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- Journal of Endocrinology, Metabolism and Diabetes in South Africa
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- Volume 13, Issue 1, 2008
Journal of Endocrinology, Metabolism and Diabetes in South Africa - Volume 13, Issue 1, 2008
Volume 13, Issue 1, 2008
Source: Journal of Endocrinology, Metabolism and Diabetes in South Africa 13, pp 8 –12 (2008)More Less
Until 2002, hormone [replacement] therapy (HT) was first-line therapy for prevention (and treatment) of postmenopausal osteoporosis (PMOP). It was thought that any risks associated with HT were far outweighed by potential long-term benefits (mainly cardiovascular protection). Although there were rumblings from some smaller studies at the turn of the millennium, the Women's Health Initiative (WHI) results, published in 2002, changed the way in which we managed PMOP. In this large randomised study, there was now strong prospective evidence that HT did indeed decrease fracture risk at all major sites. However, the expected benefits in cardiovascular risk were not substantiated. Thereafter, the pendulum swung dramatically away from HT in PMOP; but newer evidence over the last 18 months is causing the pendulum to move back towards a central position. We now review the place of HT in postmenopausal osteoporosis in two parts: firstly, the accumulated evidence for bone protection and, secondly, the current benefits versus risk perspective, as well as up-to-date recommendations for its use.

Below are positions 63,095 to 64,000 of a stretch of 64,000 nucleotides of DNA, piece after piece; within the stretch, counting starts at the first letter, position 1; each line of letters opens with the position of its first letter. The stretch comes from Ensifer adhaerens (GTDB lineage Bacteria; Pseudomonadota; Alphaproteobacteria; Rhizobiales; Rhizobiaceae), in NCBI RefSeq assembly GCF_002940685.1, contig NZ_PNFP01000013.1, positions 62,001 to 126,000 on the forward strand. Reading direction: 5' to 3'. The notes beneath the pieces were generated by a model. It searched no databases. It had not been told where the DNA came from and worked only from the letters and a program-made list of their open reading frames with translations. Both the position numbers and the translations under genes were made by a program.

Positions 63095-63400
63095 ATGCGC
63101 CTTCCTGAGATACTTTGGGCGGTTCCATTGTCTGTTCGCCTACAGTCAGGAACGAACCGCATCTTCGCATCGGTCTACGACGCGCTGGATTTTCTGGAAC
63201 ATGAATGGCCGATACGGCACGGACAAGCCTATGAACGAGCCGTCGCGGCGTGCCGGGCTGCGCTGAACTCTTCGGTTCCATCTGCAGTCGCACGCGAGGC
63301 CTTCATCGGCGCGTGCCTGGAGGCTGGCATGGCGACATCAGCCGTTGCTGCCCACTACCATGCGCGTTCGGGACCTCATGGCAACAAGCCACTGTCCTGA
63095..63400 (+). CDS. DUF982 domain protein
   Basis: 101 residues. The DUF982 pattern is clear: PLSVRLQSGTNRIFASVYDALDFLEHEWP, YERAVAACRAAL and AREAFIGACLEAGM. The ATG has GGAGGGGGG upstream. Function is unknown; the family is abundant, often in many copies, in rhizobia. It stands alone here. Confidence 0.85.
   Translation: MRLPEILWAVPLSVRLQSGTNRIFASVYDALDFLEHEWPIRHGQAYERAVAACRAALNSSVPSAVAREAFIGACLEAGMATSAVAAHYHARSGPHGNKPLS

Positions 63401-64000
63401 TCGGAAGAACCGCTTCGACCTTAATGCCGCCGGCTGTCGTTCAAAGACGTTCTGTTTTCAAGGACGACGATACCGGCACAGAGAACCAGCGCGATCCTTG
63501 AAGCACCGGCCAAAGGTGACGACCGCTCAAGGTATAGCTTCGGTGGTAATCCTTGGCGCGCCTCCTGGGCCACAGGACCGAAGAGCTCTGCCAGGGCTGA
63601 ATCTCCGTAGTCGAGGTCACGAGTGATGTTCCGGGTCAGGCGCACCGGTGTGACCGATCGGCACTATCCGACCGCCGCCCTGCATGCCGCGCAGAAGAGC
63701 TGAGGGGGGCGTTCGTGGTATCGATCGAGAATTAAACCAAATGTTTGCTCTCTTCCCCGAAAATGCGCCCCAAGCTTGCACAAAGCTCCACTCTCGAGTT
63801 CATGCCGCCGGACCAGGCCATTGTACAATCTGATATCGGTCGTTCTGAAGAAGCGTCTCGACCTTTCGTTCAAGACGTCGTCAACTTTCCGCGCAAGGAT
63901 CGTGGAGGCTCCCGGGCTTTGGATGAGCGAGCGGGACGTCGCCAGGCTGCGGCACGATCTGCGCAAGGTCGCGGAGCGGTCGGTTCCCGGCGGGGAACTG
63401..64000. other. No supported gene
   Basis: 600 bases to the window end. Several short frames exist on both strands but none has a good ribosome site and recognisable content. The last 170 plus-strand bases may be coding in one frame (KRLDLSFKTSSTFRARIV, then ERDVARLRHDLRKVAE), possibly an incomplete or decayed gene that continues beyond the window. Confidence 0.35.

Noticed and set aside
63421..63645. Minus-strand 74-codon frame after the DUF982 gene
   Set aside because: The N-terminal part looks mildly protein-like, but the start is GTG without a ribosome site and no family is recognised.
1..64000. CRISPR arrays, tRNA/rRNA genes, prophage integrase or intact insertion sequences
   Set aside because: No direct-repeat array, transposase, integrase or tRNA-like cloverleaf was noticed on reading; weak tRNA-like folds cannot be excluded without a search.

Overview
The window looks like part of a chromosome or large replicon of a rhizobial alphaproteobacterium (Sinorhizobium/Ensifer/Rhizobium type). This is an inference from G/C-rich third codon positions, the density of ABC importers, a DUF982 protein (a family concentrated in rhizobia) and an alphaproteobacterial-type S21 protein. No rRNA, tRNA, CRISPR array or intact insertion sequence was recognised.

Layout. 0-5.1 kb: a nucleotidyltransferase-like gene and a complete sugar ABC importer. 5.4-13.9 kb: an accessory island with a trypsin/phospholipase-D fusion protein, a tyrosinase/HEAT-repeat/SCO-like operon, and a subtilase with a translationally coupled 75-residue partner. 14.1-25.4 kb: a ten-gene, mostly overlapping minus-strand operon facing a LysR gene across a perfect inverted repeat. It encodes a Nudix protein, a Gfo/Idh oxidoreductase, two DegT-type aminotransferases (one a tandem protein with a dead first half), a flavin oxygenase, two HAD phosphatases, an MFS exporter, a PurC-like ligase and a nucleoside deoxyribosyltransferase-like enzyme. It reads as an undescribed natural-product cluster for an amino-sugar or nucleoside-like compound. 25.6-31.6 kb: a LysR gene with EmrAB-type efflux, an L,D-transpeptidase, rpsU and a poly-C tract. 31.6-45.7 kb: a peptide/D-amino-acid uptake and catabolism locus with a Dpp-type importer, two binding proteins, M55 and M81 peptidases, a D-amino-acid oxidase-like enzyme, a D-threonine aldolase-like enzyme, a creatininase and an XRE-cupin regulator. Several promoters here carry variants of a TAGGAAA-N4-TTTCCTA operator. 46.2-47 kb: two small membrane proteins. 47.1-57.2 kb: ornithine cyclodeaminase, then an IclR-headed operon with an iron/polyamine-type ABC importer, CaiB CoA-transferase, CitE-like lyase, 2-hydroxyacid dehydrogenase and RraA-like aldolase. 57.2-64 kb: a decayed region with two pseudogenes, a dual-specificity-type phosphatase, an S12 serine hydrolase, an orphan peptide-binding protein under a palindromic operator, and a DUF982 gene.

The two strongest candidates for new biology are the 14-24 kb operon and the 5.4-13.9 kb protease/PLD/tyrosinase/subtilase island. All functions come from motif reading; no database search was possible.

Source: Journal of Endocrinology, Metabolism and Diabetes in South Africa 13, pp 14 –17 (2008)More Less
Diabetes mellitus is a known independent risk factor for coronary artery disease (CAD) and other macrovascular complications, including stroke and peripheral vascular disease. Cardiovascular disease is a major cause of morbidity and mortality in people with type 2 diabetes. People with type 2 diabetes are disproportionately affected with cardiovascular disease compared with those without diabetes.
Source: Journal of Endocrinology, Metabolism and Diabetes in South Africa 13, pp 18 –19 (2008)More Less
Multiple endocrine neoplasia type 2A (MEN-2A) is an autosomal dominant genetic syndrome consisting of medullary thyroid carcinoma, phaeochromocytoma and hyperparathyroidism. A germline mutation in the RET proto-oncogene which codes for tyrosine kinase receptors expressed in neural-crest derived cells of the thyroid, the parathyroid, adrenal medulla and enteric autonomic plexus results in this syndrome. Genetic testing for mutations in the RET proto-oncogene should now be the standard of care for the diagnosis and screening of families with MEN-2A. This report describes a 34-year-old Congolese man with newly diagnosed MEN-2A.
43rd SEMDSA and 13th NOFSA Congresses and 11th DESSA Workshop : 12 - 15 April 2008, Cape Town : abstractsSource: Journal of Endocrinology, Metabolism and Diabetes in South Africa 13, pp 20 –44 (2008)More Less